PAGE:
2 bay leaves
2 teaspoons salt
4-6 garlic cloves
1/2 cup extra-virgin olive oil
3-4 tablespoons red wine vinegar
3-4 tablespoons dry white wine
2 tablespoons dried oregano, crumbled, plus more for garnish
fresh ground black pepper
All or a few of the following toppings
1 cup chopped fresh cilantro
2-3 tablespoons pitted and chopped kalamata olives
4-5 sun-dried tomatoes packed in oil, drained and coarsely chopped
1 medium tomato, cored, peeled, seeded, diced and drained
2-3 spring onions, thinly sliced (white plus most of the green parts)
3 sprigs arugula, coarsely chopped
3 sprigs fresh flat-leaf parsley, coarsely chopped
extra-virgin olive oil
Puree the peas with a little water, in the blender, or transfer to a food processor and puree. It will thicken considerably.
In a large mortar, grind the garlic with the remaining 1 teaspoon salt into a smooth paste. Add 2 cups or so of the puree and continue grinding to incorporate the garlic. Or use a blender or a small food processor.
In a large bowl, combine the garlic mixture, the remaining pea puree, the oil, 3 tablespoons each vinegar and wine, the oregano and pepper to taste, stirring vigorously to incorporate. Taste and adjust the seasoning as necessary. Cover and refrigerate for at least 3 hours, or overnight.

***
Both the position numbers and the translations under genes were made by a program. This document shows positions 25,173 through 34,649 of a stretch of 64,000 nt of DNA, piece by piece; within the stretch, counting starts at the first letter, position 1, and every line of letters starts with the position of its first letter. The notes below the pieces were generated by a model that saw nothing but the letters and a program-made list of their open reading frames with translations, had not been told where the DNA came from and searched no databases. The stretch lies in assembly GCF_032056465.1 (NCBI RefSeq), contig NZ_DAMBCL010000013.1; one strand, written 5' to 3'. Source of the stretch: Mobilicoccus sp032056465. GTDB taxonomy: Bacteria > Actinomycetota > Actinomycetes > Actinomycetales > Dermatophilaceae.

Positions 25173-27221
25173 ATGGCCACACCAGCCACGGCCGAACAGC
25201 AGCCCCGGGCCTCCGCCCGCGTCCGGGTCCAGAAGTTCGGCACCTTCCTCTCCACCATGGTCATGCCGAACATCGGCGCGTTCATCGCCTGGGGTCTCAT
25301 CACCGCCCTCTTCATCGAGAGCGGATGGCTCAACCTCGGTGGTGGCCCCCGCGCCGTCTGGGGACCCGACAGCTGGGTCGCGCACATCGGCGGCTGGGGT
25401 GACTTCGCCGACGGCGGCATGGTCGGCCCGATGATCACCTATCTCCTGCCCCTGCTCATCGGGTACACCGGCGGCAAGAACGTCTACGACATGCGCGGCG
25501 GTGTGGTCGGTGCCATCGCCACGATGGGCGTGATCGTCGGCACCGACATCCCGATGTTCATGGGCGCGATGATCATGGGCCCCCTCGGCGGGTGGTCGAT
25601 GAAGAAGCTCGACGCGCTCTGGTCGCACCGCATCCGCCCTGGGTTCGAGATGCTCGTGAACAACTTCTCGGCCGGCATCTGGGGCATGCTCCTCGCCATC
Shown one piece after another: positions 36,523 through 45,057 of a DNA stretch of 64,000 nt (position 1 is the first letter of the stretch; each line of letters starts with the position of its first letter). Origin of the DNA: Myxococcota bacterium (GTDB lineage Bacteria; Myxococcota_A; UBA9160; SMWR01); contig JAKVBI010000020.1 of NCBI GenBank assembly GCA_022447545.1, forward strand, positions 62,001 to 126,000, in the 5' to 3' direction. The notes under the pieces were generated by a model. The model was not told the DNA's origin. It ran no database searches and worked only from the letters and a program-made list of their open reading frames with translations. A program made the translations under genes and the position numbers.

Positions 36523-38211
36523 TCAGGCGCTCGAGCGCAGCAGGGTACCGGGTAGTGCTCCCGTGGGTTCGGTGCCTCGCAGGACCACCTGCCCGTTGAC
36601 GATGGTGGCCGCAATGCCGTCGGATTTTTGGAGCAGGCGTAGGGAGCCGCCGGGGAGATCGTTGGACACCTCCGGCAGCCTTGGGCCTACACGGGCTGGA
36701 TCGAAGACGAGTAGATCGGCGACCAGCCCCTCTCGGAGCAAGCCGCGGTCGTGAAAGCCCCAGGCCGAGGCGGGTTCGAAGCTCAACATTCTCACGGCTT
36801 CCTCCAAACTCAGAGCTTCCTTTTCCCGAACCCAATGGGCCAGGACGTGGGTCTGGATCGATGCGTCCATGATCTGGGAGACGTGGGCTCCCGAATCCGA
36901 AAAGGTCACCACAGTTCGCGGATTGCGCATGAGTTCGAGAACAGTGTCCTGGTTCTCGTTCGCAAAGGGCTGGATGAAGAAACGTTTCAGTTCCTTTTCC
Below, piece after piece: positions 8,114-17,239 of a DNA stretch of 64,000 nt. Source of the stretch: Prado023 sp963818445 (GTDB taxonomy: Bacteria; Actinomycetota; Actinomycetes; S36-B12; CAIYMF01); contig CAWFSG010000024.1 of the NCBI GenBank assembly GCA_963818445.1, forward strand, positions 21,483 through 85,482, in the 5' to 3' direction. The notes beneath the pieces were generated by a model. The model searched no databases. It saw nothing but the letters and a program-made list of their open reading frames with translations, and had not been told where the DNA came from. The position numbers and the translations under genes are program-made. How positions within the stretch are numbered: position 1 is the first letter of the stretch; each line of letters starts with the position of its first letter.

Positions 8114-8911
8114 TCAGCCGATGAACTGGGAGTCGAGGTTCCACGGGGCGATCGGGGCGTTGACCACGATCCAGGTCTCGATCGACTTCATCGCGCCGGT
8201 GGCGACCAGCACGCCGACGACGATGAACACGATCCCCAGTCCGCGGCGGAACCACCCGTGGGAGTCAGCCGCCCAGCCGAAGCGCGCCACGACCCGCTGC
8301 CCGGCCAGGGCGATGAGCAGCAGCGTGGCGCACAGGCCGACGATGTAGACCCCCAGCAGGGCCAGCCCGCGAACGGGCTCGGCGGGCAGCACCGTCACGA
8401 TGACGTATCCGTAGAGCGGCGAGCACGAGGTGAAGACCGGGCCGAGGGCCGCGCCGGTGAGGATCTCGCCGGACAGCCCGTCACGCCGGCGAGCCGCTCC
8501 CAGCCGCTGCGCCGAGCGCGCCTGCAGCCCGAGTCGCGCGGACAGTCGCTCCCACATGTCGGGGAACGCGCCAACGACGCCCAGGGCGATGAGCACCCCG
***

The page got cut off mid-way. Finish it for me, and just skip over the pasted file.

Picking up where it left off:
If the skordalia seems too thick, add a little vinegar, wine or water to thin. Spread on a large plate, sprinkle with oregano, garnish with toppings of your choice and serve.
Hope this helps
09-02-2005, 12:57 PM
Rawkinlocs, you are so right.
I learn Northern Italian Cuisine and it is soooo different that Souther Italian, which is what American's are used to.
So, I am sure that the Greek class I took was probably different than other's information, How kind of you to mention this.
So, now I feel better. Hope others do too.
09-02-2005, 02:42 PM
Lathera (translates to THE OILY DISH)
Ingredients (use vegan versions):
4-5 medium size zuccini, cut in 1/4 in. disks
1-2 medium onions, sliced in thick rings
1-2 medium tomatoes, sliced in 1/4 in. disks
6-7 cloves garlic, peeled and whole
1/2 cup olive oil (or any other oil)
1/2 cup chopped parsley
salt and pepper
2 tblspoons oregano (save for the end!)
arrange in loose layers in the baking tray. try and keep the onion rings at the bottom of the pan, and the tomatoes go at the top of the assembly, to let the juices drain down onto the veggoes dehydrate for about 24 hours, at medium oven the oregano should be added a few minutes before taking the tray out of the oven-
Ingredients (use vegan versions):
1 cup light olive oil
1/3 cup lemon juice
3 tablespoon Greek oregano
2 cloves garlic, minced finely
Salt and freshly ground black pepper, to taste